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Our purpose here is to find a deeper appreciation and understanding of the nature of
sequences. More specifically, we will be considering a proof of the limit of the product of
two sequences. Given that lim an = a and lim bn = b, we will prove that lim an bn =
ab. This analysis will extend beyond the elementary notation often used in early Calculus
classes, if they discuss this result. We will go through a thorough proof using and
notation, while also giving examples to help explain the implications of our results.
The concept of a limit is possibly the most fundamental part of the topic we know as
Real Analysis. The result we prove in this paper is to show how convergent sequences
behave as products.
Say that we are given two sequences and we know that, individually, both of these
sequences converge to a limit. Something we may want to do is multiply these two
sequences together. As you can see below in our definition of a sequence, it is not
particularly obvious what it would mean to multiply a sequence with another sequence.
It would be trying to multiply two sets with n elements together and getting a single
number as a result. What we will find is that, for two convergent sequences, the limit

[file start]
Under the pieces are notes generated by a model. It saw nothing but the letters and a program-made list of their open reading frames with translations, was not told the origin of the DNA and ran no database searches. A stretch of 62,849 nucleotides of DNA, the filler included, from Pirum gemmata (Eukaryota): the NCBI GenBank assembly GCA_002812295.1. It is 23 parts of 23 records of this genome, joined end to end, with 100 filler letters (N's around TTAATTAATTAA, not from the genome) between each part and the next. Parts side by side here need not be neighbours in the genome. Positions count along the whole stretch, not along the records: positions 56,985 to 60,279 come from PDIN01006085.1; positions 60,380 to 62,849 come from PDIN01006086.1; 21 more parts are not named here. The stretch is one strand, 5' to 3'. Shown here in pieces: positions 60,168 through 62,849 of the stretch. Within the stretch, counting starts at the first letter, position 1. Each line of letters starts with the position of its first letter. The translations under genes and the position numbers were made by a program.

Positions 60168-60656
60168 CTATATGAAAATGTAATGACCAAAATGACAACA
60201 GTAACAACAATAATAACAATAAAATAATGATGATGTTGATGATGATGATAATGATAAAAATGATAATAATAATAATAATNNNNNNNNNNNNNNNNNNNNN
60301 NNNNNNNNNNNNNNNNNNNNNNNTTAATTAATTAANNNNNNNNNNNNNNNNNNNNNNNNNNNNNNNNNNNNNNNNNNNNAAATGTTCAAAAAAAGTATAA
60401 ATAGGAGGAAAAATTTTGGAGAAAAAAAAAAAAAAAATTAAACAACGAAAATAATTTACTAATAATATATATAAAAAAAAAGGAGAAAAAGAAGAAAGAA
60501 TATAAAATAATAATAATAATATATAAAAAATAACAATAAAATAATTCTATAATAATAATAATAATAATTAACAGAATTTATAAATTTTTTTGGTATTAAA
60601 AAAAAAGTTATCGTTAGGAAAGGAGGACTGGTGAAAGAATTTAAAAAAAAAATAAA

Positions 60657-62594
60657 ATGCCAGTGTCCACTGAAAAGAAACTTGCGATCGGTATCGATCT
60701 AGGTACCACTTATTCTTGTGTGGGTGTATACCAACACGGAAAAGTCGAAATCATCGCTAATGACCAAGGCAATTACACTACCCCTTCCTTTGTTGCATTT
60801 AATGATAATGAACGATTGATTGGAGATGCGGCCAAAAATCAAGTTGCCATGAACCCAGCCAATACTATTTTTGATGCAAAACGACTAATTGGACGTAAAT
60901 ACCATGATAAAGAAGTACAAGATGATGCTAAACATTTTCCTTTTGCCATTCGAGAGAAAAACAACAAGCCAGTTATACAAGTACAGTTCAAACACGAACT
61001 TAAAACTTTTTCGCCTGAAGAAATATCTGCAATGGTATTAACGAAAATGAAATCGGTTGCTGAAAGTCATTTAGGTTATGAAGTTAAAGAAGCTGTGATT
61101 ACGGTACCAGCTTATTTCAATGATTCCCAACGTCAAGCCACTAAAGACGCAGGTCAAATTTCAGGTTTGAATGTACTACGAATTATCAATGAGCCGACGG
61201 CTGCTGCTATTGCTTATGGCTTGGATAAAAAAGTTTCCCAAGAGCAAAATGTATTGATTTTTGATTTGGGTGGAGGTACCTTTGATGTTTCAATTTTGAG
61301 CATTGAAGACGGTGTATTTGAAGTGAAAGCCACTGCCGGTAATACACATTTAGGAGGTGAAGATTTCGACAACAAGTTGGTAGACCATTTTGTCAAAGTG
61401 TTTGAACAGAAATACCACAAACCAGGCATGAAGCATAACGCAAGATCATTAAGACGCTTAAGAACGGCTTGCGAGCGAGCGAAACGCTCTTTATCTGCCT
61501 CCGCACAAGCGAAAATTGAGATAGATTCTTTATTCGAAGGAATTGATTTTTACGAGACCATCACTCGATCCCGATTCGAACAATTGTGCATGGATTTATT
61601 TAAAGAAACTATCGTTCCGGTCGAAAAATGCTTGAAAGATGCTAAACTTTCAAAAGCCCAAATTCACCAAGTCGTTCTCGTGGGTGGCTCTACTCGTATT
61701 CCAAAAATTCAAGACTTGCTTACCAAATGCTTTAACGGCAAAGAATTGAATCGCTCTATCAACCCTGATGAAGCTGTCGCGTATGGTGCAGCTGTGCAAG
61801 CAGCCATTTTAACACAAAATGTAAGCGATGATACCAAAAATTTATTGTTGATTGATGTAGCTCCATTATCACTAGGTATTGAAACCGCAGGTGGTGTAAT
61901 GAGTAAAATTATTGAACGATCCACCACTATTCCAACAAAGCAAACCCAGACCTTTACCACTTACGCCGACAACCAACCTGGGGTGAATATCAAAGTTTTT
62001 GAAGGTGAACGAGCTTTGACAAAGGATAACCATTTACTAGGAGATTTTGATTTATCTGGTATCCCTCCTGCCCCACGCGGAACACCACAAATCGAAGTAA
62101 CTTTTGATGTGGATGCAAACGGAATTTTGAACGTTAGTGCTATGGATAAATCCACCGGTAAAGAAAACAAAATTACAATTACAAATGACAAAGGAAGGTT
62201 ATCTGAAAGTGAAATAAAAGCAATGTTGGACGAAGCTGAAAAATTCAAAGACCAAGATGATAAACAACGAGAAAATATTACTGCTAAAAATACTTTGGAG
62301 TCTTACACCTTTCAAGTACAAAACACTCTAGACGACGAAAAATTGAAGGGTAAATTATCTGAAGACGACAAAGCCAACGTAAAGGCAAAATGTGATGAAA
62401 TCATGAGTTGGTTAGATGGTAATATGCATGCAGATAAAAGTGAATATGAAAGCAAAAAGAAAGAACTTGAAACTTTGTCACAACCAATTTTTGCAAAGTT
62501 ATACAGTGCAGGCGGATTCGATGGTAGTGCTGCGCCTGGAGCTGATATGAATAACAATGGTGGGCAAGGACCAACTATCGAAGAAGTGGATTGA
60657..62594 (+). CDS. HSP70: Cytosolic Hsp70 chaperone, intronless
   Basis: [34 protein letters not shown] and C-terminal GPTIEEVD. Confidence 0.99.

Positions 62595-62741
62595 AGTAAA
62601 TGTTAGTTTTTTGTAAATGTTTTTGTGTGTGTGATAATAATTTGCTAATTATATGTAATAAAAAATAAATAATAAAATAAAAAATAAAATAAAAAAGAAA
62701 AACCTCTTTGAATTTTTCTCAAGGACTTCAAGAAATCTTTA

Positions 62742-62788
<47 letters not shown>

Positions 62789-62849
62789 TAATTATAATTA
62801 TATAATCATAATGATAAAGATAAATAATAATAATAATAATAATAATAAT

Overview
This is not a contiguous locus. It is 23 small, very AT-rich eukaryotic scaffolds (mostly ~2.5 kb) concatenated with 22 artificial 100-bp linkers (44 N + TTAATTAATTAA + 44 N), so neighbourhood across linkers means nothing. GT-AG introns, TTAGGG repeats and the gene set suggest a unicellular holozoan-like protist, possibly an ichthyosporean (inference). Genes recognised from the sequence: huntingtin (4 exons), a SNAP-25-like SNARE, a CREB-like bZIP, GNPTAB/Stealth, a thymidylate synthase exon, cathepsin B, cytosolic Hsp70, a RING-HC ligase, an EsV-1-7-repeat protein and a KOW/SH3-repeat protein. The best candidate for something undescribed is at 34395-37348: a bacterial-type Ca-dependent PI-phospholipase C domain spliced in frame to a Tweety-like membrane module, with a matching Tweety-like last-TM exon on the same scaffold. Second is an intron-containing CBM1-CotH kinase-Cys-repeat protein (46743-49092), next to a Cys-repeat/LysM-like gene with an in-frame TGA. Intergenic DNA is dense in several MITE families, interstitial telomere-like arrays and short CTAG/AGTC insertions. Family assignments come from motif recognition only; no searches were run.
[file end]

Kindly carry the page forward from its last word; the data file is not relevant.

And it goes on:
of the product of two sequences is the same as the product of the limits of each of those
sequences. Thus, instead of seeing it as multiplying all n elements of each sequence
together, we are simply able to multiply the limits of the sequences together. To do this,
we must begin my defining a few terms, such as sequence and limit. We also look at two
theorems that are key to the proof of our main result, namely the Triangle Inequality
and the Boundedness of Convergent Sequences. In the main proof itself, our goal is to
prove that |an bn ab| < , > 0. This is based off of the definition of the limit of
a sequence, as we shall see below. In the main proof itself, our goal is to prove that
|an bn ab| < , > 0. This is based off of the definition of the limit of a sequence, as
we shall see below.
Definitions and Theorems Used in Our Discussion
Definition of a Sequence: This definition is cited from [5].
A sequence in A, of real numbers, is a function a : N A where A R.
A sequence is often notated as an , where an = a(n), with n N .
Examples. As an example, lets consider a sequence a(n) = an = 2n. Then, a1 = 2(1) =